UK Passport and EU Travel Post Brexit

If you have a legitimate need for an EU residence or citizenship, don’t wait to get started.

DIVERSIFY BY BANKING OFFSHORE

From my standpoint, the main ailments of Brexit are financial. Look at what happened with the pound. That was a mess.

This is the perfect reason to be diversifying out of your home country. 

Plus, opening a bank account in the EU can get you EU residency and potentially a passport (if you’re willing to do the work). This is a great way to kill two birds with one stone: open a bank account, get twelve currencies, and use that to get a residency in the EU.

The main goal here should be diversification. I, for one, don’t know why you would store gold in London to begin with. I know it’s a financial center, but the country has so many issues between the EU and its own internal problems — and you’ve got VAT on top of that — so I don’t get the allure of banking there.

This is the perfect opportunity to remind yourself to move your gold offshore where you can get some leverage on it and make a better investment. Keep it somewhere outside the European Union. Somewhere not in turmoil. You never know what’s going to change next.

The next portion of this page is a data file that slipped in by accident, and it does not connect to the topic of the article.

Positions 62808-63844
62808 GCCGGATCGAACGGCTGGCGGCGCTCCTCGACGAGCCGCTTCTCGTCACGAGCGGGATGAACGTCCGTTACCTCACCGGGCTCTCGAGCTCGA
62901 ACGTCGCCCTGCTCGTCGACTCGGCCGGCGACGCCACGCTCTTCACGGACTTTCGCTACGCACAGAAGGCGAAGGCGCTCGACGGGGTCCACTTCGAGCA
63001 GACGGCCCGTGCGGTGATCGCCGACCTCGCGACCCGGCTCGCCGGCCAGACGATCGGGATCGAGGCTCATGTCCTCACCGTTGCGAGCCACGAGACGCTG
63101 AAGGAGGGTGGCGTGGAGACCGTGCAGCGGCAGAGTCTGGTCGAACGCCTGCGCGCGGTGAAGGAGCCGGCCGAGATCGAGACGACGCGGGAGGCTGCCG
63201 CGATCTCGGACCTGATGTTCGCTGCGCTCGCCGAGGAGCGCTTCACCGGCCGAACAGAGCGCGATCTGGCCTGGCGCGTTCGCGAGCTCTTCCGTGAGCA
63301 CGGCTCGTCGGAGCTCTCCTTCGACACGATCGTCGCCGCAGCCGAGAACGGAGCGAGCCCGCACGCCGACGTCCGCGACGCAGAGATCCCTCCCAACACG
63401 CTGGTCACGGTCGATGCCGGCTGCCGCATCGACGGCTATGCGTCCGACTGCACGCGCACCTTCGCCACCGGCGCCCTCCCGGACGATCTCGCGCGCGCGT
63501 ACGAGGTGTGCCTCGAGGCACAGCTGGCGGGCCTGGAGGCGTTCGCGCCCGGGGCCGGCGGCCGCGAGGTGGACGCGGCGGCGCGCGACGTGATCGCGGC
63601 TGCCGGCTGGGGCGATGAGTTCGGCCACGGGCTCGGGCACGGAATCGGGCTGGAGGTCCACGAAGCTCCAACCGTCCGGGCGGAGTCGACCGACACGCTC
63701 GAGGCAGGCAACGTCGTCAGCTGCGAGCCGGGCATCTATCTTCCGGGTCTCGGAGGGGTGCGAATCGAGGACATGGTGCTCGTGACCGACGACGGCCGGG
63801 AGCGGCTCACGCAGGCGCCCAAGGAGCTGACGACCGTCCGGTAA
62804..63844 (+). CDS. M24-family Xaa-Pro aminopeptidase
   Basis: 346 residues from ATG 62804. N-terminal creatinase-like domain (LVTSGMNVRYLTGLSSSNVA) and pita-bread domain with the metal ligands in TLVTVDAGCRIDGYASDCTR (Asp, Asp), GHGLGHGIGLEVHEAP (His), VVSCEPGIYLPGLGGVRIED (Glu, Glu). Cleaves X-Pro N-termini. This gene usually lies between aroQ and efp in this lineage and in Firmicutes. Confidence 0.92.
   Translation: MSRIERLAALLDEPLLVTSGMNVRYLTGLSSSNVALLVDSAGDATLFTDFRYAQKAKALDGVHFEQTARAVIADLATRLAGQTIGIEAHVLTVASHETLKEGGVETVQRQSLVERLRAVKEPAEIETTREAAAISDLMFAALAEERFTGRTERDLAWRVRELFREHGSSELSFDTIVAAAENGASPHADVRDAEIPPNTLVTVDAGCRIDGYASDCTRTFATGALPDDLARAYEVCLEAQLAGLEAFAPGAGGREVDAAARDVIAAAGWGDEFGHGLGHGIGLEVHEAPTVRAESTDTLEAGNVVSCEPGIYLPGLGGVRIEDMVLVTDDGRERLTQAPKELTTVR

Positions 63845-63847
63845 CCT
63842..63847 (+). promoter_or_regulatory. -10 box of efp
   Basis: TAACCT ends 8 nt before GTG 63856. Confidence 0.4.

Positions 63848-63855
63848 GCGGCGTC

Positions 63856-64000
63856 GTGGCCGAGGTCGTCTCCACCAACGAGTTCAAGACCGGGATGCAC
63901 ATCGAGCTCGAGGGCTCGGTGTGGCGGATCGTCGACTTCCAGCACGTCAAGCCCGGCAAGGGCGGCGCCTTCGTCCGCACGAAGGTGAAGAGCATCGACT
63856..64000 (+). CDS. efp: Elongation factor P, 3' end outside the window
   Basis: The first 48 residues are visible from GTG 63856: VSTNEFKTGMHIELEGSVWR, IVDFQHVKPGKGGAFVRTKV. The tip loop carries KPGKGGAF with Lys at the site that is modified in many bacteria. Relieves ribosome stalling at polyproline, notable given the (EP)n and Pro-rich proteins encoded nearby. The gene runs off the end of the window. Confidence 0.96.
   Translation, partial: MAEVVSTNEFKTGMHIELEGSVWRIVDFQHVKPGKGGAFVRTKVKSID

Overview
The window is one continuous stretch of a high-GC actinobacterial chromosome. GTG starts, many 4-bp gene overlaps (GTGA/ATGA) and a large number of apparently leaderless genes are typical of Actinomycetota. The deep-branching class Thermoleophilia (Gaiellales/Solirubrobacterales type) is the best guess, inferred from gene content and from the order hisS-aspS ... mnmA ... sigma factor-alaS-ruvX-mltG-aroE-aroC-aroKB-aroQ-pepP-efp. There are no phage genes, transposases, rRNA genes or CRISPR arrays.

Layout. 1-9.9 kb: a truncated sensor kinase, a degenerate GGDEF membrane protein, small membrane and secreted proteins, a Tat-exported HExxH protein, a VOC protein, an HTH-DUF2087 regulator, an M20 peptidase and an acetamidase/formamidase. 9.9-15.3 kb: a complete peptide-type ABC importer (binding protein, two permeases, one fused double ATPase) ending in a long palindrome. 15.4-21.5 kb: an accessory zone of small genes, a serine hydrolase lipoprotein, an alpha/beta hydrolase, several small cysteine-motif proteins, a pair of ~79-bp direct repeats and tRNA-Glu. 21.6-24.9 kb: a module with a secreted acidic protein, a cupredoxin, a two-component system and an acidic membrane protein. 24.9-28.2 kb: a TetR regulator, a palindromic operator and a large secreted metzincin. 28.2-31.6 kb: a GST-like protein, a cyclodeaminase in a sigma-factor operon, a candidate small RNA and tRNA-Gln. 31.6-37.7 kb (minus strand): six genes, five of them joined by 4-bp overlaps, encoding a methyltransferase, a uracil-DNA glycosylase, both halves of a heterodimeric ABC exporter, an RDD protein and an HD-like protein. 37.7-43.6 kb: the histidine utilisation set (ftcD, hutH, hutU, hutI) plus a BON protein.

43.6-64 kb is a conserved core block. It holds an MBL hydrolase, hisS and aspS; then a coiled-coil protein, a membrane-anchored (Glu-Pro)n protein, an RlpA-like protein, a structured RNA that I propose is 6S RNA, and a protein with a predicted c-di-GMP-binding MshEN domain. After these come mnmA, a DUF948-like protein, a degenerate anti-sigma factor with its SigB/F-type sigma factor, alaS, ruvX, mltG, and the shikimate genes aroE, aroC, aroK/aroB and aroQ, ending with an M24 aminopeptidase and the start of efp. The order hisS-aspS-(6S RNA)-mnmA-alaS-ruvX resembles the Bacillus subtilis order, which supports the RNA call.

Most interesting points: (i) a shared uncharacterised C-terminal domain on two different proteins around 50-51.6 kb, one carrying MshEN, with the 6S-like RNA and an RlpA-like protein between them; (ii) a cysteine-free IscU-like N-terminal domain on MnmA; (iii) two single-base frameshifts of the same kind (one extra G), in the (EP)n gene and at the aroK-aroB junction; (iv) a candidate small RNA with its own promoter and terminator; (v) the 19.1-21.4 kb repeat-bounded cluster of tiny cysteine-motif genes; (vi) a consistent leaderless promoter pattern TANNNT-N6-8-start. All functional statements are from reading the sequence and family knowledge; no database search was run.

For instance, will the government decide it needs to raise taxes? What if they follow Cyrpus’ example and determine that they have to grab money from people’s bank accounts? They could even go down the path that the Netherlands has taken and impose a wealth tax.

There are too many ‘what if’ situations that could play out to your disadvantage. Do you want all your money sitting in the UK just waiting for the politicians to need your money? 

Why not make this your excuse to go somewhere else?

MAKE SMART INVESTMENTS

On a similar note, I would stay away from the UK for a while in terms of investments. Property values could go down and investment taxes could well go up. You’re going to have problems, you’re going to have turmoil.